Electric ball valves are used to control the flow of liquids and gases. By rotating a ball with a bore a quarter turn, flow is allowed or blocked. An electric motor provides the rotational motion. They are generally used as reliable shut off valve, but can also be used for flow control in some cases. They are energy efficient, they only consume energy during the opening or closing of the valve. Its robust construction provides consistent performance and durability.
Ball valves are quarter turn valves, they need to rotate 90° to fully open or close. A certain amount of torque is needed to open or close. It is important to ensure that the actuator delivers enough torque for your situation. There are two types of torque that must be kept in mind:
Take into account that torque can increase after long periods of standstill and is strongly dependent on medium type, pressure, temperature and wear. At Tameson, we created combinations that follow these rules and thus will have no torque related problems.
The response time is the time needed to rotate the valve 90 degrees. The response time is affected by the internal gearing and the motor power. The response time is a critical application specification together with the torque specification.
Electric actuators are generally controlled using a 2-point or 3-point control:
Electric ball valves are available in a wide variety of voltages in AC or DC. Some actuators accept a voltage range and detect AC and DC power. Make sure that your power supply conforms to the specifications of the actuator.
It is important to know how the actuator is mounted on the ball valve. We sell both brand specific and standardized ball valve actuator combinations. A commonly used mounting standard is the ISO 5211 standard. Under this standard there are different flange types. These types vary by maximum flange torque, number of screws, dimension, studs or bolts.
Standard electric ball valves require a power supply to open and close. If the power fails, the valve remains in the latest position. Certain actuators have a fail-safe safety feature built in. The fail-safe feature opens or closes the valve in case of a power failure. The fail-safe system typically uses a spring mechanism or a battery to operate. Backup battery systems are often called battery safety return (BSR) in which a battery powers the valve to close or open. The BSR’s charging time depends on the battery and actuator size.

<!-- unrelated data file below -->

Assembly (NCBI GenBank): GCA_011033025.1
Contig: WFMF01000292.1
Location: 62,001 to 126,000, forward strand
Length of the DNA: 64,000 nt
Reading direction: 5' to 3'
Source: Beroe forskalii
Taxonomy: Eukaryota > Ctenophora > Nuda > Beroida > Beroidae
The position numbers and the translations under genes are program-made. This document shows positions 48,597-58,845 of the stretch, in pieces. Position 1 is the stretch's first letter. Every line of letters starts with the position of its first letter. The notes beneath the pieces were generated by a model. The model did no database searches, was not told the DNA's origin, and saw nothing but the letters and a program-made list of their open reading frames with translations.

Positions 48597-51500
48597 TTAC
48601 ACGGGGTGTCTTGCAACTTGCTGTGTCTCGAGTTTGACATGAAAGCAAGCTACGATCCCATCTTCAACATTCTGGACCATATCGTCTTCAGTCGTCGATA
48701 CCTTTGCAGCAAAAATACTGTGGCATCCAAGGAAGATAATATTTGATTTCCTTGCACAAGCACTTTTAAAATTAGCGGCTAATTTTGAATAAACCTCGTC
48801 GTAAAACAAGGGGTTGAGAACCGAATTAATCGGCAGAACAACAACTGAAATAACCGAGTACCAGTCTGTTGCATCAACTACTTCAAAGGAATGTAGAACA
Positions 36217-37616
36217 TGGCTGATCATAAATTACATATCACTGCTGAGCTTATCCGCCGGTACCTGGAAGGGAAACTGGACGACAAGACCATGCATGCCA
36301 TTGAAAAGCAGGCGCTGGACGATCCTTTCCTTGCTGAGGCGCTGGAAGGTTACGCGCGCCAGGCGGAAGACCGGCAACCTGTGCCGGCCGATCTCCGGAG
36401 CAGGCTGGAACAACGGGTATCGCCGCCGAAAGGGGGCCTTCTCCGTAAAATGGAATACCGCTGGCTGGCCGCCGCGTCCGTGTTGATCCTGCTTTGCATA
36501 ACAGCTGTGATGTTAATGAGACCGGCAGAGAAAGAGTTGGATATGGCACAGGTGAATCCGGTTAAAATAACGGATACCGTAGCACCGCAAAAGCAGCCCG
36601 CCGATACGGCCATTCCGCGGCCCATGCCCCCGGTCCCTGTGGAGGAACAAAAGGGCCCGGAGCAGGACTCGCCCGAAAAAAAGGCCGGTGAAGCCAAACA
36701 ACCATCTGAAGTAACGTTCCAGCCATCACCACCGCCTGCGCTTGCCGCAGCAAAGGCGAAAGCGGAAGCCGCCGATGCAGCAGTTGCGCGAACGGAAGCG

In some actuators a manual override is implemented. This is used as a safety precaution if the electrical system fails. It can also be used during commissioning or testing.
Limit switches define the end positions (normally 90°). Once the actuator reaches a limit switch the power supply to the motor shuts down. Some actuators have additional limit switches that can be used for position feedback. Sometimes the limit switches can be adjusted, we do not recommend doing this. Adjusting the limit switches is only advised if it is needed for the application.
For certain applications it is desirable to have a modulating actuator control, often referred to as DPS (digital positioning system). DPS enables accurate valve position control between fully opened and fully closed.
The valve material must be suitable for your situation. If you choose the wrong valve material they might get damaged. Tameson offers high quality materials as a manufacturer.
The most common housing materials for these kinds of valves are brass, stainless steel and PVC.
Most valve seats are made of PTFE (Teflon). It has a very good chemical resistance, low friction and a high melting point of approximately 330 °C.
It is important to look into the needed IP (Ingress Protection) class for your application. The IP rating specifies the degree of protection against water, dust and other environmental hazards.